Folk music relies heavily on basic rhythms, sounds, and the accompaniment of recognizable lyrics. It’s built on the strength of written words embodied through full arrangements, voice & guitar or acapella, eliminating any complications between medium and message.
Rock, on the other hand, offers an array of colourful musical styles – lending intensity, edge and temperaments to effectively deliver a musician’s message.
Imagine combining these genres and providing an audience with the best of both worlds. They can sense – and possibly empathize with – strong, prevalent moods in a song, while at the same time enjoy a melodic tune with understandable words.
Cambridge’s factory city music has done just that.
“Blending the two was never a conscious decision; the writing took me in that direction by accident,” recalls Mike Meacher, factory city’s guitarist and lead vocalist. “My family is from Ireland, so there’s a bit of Celtic influence as well.
Comprising Meacher, bassist Fyl Bennett, and drummer and background vocalist Mat Bowman, factory city music formed in 2013. In the 1990s, Meacher and Bowman played in their first rock band Tomorrow’s Excuse, traveling all over Ontario to create a musical identity.
“After the breakup of that group, Mat and I played in numerous other original cover song bar bands. He has a totally unique style and nearly identical love for the same music that inspires me,” said Meacher. “We’ve remained good friends and co-conspirators for 15 years. Our first paying gigs were played together, and we continue to play gigs to this day.”
Being the primary writer and composer of factory city, Mike Meacher’s music career began after enrolling in guitar lessons as a preteen. After securing employment in the same music store a few years later, he networked with local musicians and immersed himself in Cambridge’s arts sector.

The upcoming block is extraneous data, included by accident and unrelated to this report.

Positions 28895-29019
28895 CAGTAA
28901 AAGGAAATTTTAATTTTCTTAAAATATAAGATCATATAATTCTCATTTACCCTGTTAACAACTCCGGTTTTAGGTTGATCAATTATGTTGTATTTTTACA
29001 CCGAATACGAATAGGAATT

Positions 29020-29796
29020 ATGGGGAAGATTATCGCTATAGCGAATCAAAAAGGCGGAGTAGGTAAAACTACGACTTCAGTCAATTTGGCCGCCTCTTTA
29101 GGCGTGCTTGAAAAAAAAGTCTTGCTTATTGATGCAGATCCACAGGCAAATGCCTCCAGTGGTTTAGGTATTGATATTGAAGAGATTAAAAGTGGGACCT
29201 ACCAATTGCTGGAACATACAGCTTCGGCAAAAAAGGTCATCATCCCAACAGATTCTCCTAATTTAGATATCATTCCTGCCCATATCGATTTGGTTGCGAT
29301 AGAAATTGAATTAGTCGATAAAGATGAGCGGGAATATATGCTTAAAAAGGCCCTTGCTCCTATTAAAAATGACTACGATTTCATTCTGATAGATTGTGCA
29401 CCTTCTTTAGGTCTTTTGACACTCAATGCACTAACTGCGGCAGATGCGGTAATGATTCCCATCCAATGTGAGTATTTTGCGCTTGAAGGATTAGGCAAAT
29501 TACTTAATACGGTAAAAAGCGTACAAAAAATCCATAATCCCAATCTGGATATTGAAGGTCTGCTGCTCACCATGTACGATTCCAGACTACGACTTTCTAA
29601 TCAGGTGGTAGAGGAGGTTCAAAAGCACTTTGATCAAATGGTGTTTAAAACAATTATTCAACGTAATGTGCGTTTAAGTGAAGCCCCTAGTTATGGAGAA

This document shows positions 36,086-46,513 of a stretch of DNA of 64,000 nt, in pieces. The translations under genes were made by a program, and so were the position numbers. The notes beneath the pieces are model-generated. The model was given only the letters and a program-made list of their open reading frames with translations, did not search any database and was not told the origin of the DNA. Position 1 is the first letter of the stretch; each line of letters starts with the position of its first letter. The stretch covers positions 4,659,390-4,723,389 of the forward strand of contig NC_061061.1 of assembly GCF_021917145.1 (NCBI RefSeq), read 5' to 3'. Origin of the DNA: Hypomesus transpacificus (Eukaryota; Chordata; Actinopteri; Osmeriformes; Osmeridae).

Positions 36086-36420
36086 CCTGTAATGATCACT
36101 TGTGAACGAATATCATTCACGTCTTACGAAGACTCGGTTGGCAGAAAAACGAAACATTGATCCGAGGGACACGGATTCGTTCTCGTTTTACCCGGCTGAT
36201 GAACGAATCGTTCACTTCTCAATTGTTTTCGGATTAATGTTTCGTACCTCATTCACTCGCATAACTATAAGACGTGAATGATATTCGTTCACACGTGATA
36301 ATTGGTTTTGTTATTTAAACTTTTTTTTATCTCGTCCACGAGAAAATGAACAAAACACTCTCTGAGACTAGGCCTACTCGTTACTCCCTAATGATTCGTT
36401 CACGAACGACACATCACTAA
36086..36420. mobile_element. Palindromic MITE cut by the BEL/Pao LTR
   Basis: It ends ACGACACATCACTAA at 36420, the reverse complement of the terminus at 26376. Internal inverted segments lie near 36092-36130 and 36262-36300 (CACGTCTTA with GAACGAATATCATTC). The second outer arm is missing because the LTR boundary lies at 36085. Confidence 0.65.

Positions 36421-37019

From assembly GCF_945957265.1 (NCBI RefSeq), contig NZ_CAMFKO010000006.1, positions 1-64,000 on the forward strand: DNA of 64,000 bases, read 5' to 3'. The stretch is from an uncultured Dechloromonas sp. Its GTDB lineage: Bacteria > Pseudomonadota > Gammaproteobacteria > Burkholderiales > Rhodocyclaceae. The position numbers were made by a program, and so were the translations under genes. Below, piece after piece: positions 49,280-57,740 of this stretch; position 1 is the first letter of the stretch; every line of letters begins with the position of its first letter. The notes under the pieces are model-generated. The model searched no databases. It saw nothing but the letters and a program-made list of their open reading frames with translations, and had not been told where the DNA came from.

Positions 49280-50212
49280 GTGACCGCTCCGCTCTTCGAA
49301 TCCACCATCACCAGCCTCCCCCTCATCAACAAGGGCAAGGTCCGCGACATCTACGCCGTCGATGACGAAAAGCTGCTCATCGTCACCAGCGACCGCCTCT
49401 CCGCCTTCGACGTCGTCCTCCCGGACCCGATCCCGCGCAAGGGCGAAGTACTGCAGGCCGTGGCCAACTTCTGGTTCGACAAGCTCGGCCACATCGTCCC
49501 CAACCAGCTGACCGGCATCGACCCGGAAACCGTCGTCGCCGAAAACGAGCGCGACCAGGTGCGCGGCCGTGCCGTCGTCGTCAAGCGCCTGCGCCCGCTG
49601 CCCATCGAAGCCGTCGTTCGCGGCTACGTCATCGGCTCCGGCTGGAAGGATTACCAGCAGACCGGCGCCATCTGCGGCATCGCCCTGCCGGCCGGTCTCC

One summer as a child, Mat Bowman saved up enough money to buy his first drum kit. His talent was cultivated by Vic Freitas, premier drum instructor at Cambridge’s Long & McQuade. Being an active contributor to the city’s music scene for more than 10 years, Bowman’s musical achievements, aside from Tomorrow’s Excuse, include Spooky & Bones and Away from the Glow.
Six years ago, through one of Meacher’s jam nights at a local bar, Fyl Bennett stood out as a powerhouse musician.
“It’s more akin to that of roaming tuba lines than typical root note rodeos. His love for the live show and craft of arrangement is infectious,” Meacher remarked. “Fyl’s approach to bass playing has brought factory city’s songs to a different league.”
Bennett’s career spans more than two decades, playing in Irish Celtic band The Dole Tinkers, among several others. His use of an upright bass has resonated tremendous sound and visual impact, being used in Mermaid, a contender in CBC’s 2015 Searchlight contest. He also experiments with fretted, fretless and ukulele bass, the latter of which can be heard in Boatman.
Art of War, the band’s new CD releasing July 2016, carries a more direct writing style inviting listeners to interpret songs in their own way.
“We invested a lot of time in the arrangement and production stages, making the songs as well-crafted as we could,” Meacher explained. “On the last album, I was the recording and mixing engineer. We have some wonderful guest musicians on this one like Dan Howlett on fiddle, Peter Beacock on keys and Vic Freitas on percussion.”